Preview: Malaysian GP
F1 has arrived in Malaysia for an entirely different challenge than that in Melbourne. The burning heat and high speed corners are all new for the 2013 cars.
The 5.543km circuit is a challenge for the engine as a high percentage of the lap is spent at full throttle, plus there are two long straights of just under a kilometre each. On each of these straights the engine is at full throttle for over 10 seconds, thus requiring strong acceleration and top speed. The two straights however run in opposing directions, which we need to take into account when selecting seventh gear - if the wind is blowing down one straight, the acceleration can be compromised on the other one if the gear ratios are not correct.
On the tyre front, Pirelli brings the medium and hard compounds. The track in combination with the climate is very demanding on the tyres due to its aggressive surface, heavy braking areas, long straights and wide variety of speeds and corners.
For the first time, there will also be 2 DRS zones, each with their own separate detection point. This used to be impossible last year due to software limitations, but the FIA have worked to resolve this during the winter.
Turns 1 & 2
Turn 1 is a big engine braking zone, coming directly after the pit straight where the engine has been at full throttle for a touch under 11secs. The driver will brake down from 7th to 2nd gear and just 80kph for the entry of the turn before lightly applying the throttle between T1 and 2. At this point the engine needs to have good torque response as the revs drop to 9,000rpm.
Turns 5 & 6
Turns 5 and 6 are two of the fastest corners on the track, taken at an average 225kph, with only a small lift off between corners. The high speed changes of direction put the internals of the engine under a lot of pressure, particularly the oil system, where the fluids are ‘squashed’ to one side by the g-forces. In contrast to T1 and 2 where the pedal sensitivity is required is at low opening positions, the driver will mainly be modulating the pedal towards its maximum travels. The driver needs to have confidence in the torque and pedal maps at these high pedal positions, particularly over the kerbs, to maximize his speeds through these two fast corners.
Top speed will peak at the end of the straight at around 310kph with DRS activated. Getting the right balance between a high top speed and appropriate acceleration is critical, making the choice of gear ratios crucial: you want to hit top speed just before the end of the straight to take advantage of greater acceleration. How the car behaves at this cruise speed will also be important for the driver. It needs to be smooth, so as not to affect the longitudinal acceleration of the vehicle. A smooth engine behaviour at the end of straight will ensure that reaching the top speed will be as transparent as possible for the driver and make overtaking easier. However, this can sometimes be difficult to calibrate, especially at Sepang where you have two long straights of opposite directions, which can mean that the wind can come into play.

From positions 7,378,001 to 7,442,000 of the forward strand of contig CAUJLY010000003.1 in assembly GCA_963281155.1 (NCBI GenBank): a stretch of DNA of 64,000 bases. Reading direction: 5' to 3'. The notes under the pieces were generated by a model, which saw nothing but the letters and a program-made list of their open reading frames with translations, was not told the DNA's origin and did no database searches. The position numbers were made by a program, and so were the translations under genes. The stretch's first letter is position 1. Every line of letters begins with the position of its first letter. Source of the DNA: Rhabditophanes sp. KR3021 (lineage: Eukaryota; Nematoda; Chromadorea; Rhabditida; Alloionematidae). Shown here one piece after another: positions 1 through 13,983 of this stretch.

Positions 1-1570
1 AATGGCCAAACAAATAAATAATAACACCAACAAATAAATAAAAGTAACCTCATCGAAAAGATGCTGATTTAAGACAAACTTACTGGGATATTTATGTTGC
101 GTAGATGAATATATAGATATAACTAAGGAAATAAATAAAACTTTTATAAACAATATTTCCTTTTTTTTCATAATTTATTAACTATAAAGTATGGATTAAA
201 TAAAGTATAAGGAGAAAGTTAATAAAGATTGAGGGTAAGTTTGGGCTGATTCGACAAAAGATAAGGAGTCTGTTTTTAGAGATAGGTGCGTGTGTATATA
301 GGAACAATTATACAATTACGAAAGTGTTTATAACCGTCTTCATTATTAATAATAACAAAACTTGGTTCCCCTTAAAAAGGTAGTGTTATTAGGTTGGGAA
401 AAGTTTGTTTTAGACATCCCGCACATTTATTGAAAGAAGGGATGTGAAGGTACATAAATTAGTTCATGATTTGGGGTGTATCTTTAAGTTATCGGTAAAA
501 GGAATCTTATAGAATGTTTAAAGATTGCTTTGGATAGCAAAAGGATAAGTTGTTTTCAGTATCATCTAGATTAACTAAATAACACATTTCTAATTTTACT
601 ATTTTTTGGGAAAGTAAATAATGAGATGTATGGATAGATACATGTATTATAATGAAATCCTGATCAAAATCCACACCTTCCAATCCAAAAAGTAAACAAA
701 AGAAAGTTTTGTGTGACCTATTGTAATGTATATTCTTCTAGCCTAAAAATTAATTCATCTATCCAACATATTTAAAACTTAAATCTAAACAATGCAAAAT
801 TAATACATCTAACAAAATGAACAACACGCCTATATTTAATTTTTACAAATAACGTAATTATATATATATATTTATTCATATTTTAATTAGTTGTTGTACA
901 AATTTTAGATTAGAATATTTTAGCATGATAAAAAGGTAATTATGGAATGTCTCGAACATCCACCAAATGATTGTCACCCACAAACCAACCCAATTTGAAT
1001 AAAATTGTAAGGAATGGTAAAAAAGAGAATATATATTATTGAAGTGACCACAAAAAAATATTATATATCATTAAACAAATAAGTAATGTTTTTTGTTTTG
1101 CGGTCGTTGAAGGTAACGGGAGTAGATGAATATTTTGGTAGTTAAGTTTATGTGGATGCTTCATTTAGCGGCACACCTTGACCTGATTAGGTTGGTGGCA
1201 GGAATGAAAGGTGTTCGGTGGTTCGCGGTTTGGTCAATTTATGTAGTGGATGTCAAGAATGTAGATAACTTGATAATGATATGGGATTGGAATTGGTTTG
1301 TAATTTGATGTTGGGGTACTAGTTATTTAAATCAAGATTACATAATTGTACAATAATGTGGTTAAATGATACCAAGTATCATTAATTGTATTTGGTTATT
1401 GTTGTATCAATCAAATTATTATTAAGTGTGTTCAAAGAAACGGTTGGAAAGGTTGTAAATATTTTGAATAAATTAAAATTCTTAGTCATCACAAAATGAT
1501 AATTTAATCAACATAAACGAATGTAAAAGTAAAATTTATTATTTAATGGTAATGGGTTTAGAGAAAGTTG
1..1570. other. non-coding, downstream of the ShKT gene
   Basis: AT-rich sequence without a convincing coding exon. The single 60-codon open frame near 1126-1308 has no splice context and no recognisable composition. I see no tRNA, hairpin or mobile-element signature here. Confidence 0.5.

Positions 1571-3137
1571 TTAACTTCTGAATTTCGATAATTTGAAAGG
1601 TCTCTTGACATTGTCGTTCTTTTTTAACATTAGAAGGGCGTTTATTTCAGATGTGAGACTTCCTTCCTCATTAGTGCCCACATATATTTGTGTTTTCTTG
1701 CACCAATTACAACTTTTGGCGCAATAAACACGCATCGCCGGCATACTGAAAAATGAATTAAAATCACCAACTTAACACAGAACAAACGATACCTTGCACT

The track surface is very abrasive, particularly in comparison to Albert Park, which is very smooth. High speed stability is an essential requirement in Malaysia due to the circuit layout, which contains some long straights and quick direction changes.
Downforce levels are very similar to the levels in Melbourne.
There are four pretty heavy braking zones into turn one, in to turn four, into turn 14, and then into turn 15. High temperatures are not such a threat as there are long straights between the braking events to cool the brakes.
The threat of understeer is not as prevalent as in Albert Park so teams can run with slightly less front wing.
Sepang requires a good all round car. There are high speed straights. There are very high speed change of direction in turns five and six. There are some reasonable traction events with some very low speed tight double hairpin at turn one and turn two. There are no high kerbs so the car
can be ran with a lower ride height than otherwise giving better overall downforce.
Malaysia sits to the upper end of the ‘power tracks’ with 60% of the lap spent at full throttle. Of course the main characteristic of Sepang is the high ambient humidity. Even if the rain stays away, the high water content in the air displaces the oxygen available to burn, which slows the combustion process and reduces engine power output. If it rains the challenge is to set the parameters to reduce power loss while still providing enough grip. Engine engineers will set the pedal maps appropriately for wet conditions to help the driver better modulate the torque application and will then monitor the on-car torque sensor to ensure the engine is always providing the torque requested. This is particularly important in the quick turns, and particularly the back section from turns 9 to 13.
Number of corners: 15 (5 left & 10 right)
Maximum speed (no DRS): 310 km/h
Minimum speed: 70 km/h
Corners below 100 km/h (qualifying): 4 (T1, 2, 9, 15)
Corners above 250 km/h (qualifying): 3 (T3, 12, 13)
Average lap speed (qualifying): 205 km/h
Distance to from pole to apex of T1: 650 m
Braking events: 8, 4 heavy
Pit-lane length under speed-limit control: 425 m
Pit-lane time at 60 km/h: 25.5s
Pit-lane time at 100 km/h: 15.3s
Full throttle per lap (% lap distance): 65%
Full throttle per lap (% lap time): 55%
Longest period at full throttle: 11.2s
Average gear changes per race lap: 54 (3024/race)
Braking energy: (1 - high, 3 - low) 2
Fuel effect: 0.43sec/10kg
Fuel consumption: 2.46kg/lap